Nicholas Check offers a delectable little serving about traditional cuisine in the Intercollegiate Review, “Conservative? Get Yourself to the Kitchen.” We must conserve and rebuild civilization brick by brick—and loaf by loaf.
Athenos is not my favorite brand of packaged hummus, but Kraft’s Greek label commercials are sweet like Melissos’ honey. Enjoy what Yiayia says.
Yiayia on stay at home fathers:
Yiayia on fashion:
Yiayia on cohabitation:
Evidently, the ad campaign began in late winter earlier this year, but I only recently discovered the videos. I want more Yiayia commentary; grandmothers know better.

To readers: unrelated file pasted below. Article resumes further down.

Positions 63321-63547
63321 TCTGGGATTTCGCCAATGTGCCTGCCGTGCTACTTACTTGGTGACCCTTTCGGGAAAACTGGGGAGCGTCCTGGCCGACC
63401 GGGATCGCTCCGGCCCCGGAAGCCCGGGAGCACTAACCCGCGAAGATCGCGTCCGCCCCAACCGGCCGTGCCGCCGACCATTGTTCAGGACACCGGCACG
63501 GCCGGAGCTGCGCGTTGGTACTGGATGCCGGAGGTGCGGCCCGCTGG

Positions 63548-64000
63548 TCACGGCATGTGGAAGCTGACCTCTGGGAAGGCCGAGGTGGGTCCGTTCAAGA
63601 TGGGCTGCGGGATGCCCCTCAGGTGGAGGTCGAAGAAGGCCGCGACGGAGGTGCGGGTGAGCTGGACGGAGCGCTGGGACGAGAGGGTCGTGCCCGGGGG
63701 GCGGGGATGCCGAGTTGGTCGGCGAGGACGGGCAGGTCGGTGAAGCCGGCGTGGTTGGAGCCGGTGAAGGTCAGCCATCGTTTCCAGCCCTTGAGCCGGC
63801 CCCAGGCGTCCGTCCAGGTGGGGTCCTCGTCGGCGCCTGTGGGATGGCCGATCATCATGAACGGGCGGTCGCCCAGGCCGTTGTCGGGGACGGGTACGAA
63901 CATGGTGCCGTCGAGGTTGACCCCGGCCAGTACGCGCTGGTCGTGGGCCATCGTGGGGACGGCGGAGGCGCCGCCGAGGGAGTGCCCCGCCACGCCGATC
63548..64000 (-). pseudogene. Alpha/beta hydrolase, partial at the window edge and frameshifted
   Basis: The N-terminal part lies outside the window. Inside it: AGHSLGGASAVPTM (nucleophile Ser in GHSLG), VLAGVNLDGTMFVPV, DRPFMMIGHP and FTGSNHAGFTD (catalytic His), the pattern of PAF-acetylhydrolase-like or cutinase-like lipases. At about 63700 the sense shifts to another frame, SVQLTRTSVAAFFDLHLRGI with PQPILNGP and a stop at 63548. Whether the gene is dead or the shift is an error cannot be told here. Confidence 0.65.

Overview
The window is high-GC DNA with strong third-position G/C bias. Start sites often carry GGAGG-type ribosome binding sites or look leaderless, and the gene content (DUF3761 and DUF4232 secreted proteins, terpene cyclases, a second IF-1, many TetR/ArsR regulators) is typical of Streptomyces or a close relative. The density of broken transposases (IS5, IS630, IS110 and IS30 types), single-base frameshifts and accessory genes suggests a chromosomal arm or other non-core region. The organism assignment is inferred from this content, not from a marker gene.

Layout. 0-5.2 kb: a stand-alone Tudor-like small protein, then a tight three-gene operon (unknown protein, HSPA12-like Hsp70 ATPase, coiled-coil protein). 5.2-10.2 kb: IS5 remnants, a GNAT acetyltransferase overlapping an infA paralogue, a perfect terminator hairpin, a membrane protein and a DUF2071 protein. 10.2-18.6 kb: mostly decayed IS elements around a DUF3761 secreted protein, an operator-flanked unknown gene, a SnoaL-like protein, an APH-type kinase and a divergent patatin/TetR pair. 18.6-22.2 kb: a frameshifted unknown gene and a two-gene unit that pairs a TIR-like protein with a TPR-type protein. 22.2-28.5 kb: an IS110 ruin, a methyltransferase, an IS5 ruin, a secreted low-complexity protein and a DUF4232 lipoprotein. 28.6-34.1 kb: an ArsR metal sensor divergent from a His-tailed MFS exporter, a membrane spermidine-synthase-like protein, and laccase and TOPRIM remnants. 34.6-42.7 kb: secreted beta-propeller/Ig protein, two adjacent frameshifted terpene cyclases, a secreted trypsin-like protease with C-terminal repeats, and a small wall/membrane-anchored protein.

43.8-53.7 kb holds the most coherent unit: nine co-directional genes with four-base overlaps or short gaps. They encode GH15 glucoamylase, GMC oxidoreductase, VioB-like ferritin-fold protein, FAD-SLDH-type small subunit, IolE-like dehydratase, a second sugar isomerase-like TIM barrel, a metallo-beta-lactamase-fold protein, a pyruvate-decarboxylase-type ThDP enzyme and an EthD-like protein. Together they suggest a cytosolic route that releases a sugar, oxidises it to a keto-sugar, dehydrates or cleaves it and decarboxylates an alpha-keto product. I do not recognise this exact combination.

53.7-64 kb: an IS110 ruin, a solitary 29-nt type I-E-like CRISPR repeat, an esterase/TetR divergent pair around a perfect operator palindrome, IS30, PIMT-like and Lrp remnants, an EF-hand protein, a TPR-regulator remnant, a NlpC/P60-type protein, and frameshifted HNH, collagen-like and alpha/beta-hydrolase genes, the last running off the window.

My brother Aaron surprised me by alerting me to the continued production of the much beloved Snoopy Sno-Cone Machine. My first impulse was to buy it to enjoy during the horribly hot and humid August summer, but then the inner naysayer responded that it would not be used enough to justify a purchase, that I would have to find a place to store it, that the refrigerator already makes crushed ice . . . but still, Snoopy is so cute, and the shovel! Everyone loves the shovel until it breaks.
It is somewhat pathetic that products invoke such powerful nostalgic longings. I still miss my hometown produced Milky the Marvelous Milking Cow; I can still hear her moo. O Kenner, where have all my plastic childhood memories gone?